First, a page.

Advice From Our Experts

Kids in Cars: Look Before You Lock

Hot cars are deadly for children. These six simple habits can keep your child safe.

It sounds mind-boggling. Who would leave their baby or young child locked in a car, alone—especially on a hot day?

“The answer is Any Parent, USA,” says Helen Arbogast, DrPH, MPH, CPSTI, Manager of Injury Prevention at Children’s Hospital Los Angeles. “It’s across income levels, education, ethnicity and age. No parent thinks this can happen to them, but it can happen to anyone.”

How do children get left in cars?

According to the advocacy group, an average of 39 children die each year of vehicular heatstroke in the U.S. In 2019, 53 children died.

In most cases, parents or caregivers simply forgot the child was in the back seat. If the child is sleeping or in a rear-facing car seat, this happens more easily than you might think—especially if a parent is stressed or sleep-deprived, or if there was a change from the normal routine.

Small children can also get trapped in cars at home. A young child can wander into the car, searching for a left-behind toy or playing hide-and-seek. But once inside with the doors shut, the child doesn’t know how to get out.

Kids—and cars—heat up fast

“Many people think it has to be 105 degrees outside for a child to die in a car,” Arbogast says. “It doesn’t have to be that extreme. It can be 80 degrees outside, but could be 105 to 120 degrees inside the car.”

Babies and young children are most at risk due to the following reasons:

  • A child’s body heats up three to five times faster than an adult’s.
  • In just 10 minutes, the inside of a car can heat up 20 degrees.
  • In a hot car, a child’s organs can start shutting down when his or her temperature reaches 104 F. At 107 F, the child can die.

6 ways to stay safe

To keep your child safe, follow these simple tips from Dr. Arbogast and

1. Look before you lock!

When you leave your car, ALWAYS open the back door and check the back seat before you lock your doors and walk away. Do this every single time—even if you’re 100% certain your child is not with you. Make it a habit to check.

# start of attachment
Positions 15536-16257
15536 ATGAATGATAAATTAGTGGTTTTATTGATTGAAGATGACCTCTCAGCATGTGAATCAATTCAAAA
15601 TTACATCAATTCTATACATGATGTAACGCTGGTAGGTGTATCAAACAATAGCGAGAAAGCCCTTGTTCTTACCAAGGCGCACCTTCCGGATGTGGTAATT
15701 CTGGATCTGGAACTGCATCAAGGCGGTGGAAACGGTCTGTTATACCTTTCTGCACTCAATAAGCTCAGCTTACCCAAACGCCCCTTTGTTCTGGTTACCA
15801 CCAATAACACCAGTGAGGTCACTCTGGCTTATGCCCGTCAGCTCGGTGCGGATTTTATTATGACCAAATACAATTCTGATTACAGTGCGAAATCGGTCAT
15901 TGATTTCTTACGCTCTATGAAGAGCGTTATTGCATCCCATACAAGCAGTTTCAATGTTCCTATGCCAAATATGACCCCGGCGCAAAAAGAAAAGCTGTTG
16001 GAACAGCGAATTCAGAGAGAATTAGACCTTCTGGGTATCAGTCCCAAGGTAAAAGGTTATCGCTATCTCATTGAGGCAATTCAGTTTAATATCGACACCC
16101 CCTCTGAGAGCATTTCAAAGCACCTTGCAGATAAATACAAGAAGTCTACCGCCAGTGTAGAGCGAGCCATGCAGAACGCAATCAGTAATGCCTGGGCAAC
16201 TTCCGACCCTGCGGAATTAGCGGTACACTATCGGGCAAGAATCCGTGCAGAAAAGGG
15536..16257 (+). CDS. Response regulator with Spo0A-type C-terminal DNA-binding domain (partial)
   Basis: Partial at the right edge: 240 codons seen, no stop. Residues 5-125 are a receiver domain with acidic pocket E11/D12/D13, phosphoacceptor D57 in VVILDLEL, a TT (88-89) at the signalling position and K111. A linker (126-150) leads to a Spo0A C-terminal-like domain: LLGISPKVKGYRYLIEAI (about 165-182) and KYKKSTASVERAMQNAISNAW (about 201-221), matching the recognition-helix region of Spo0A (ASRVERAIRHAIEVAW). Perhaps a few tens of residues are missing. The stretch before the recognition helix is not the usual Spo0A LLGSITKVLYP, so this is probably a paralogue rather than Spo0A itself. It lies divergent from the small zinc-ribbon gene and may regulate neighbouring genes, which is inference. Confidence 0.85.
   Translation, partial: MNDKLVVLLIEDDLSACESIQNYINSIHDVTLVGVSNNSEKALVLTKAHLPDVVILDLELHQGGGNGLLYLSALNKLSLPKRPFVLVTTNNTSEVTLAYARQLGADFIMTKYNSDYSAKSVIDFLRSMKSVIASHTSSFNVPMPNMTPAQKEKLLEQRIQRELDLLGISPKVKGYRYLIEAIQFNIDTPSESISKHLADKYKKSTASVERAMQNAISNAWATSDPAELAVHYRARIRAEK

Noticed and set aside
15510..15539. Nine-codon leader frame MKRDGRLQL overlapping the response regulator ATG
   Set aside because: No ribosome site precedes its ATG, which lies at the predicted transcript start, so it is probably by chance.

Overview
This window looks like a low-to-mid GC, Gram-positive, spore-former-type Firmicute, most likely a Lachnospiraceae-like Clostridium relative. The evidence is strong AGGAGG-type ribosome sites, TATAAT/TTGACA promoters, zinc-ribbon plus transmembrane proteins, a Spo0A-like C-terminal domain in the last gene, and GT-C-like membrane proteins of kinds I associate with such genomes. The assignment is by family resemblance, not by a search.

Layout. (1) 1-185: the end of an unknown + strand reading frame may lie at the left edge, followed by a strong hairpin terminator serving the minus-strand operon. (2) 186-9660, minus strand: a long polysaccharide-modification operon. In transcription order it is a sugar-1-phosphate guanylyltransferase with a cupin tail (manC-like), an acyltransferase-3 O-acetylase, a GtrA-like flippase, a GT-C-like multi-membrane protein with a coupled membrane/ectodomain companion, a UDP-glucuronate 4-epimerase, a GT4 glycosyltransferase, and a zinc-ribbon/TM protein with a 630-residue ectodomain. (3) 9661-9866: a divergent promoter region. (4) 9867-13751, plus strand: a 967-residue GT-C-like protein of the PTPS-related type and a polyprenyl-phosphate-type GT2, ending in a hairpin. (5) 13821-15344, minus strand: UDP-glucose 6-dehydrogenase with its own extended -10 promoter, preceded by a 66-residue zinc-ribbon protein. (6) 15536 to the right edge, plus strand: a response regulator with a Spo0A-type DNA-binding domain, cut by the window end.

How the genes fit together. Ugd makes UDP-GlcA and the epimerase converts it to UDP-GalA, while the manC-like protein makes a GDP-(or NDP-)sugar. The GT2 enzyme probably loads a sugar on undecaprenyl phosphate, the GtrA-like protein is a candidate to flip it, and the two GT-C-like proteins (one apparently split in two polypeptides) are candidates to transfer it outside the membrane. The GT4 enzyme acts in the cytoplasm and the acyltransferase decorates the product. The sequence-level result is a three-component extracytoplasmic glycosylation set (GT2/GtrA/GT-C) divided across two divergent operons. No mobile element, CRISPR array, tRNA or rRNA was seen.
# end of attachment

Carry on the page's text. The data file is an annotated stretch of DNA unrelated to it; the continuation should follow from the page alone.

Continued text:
Tell anyone who will be driving your child to also look before they lock. “It’s really important,” Arbogast says. “Just take a few seconds and do that double-check.”

2. Put your purse or phone in the back seat.

This habit forces you to check the back seat before you walk away. Simply place an item back there that you will have to take with you, such as a purse, briefcase, phone or employee badge.

3. Talk to your child care provider.

Tell the provider to call you right away if your child is not dropped off on time.

A sleep-deprived parent who doesn’t normally drop off a baby at day care might drive to work on auto-pilot, completely forgetting the baby is with him or her on that day. This has happened to real-life parents—with devastating results. A prompt call from the child care provider can be lifesaving.

4. Lock your car at home.

Always keep your car locked, whether it’s in the driveway, on the street or in the garage. Ask visitors, relatives, neighbors and child care providers to do the same.

In addition, keep car keys and remote openers out of kids’ reach.

“This is a big concern right now because more parents are working from home during COVID-19,” Arbogast explains. “You want to make sure a child can’t get into a car while you’re not looking.”

5. Be extra alert if you change your routine.

According to, many of these tragedies occur when a schedule or routine changes. Busy times and periods of crisis also raise the risk of an accident. Be extra alert during these times.

6. Don’t assume you’ll be right back.

It can be tempting to run inside a store “for just a few minutes” to pick something up, while leaving your young child alone in the car. Don’t do this—ever. (It is illegal in California to leave a child under 6 alone in the car.)

“Kids can overheat very quickly,” Arbogast says. “And you can plan to go in for one or two things and then get delayed. Never leave a child or baby alone in the car, even for a minute, no matter what the temperature is that day.”

Learn more about the Injury Prevention Program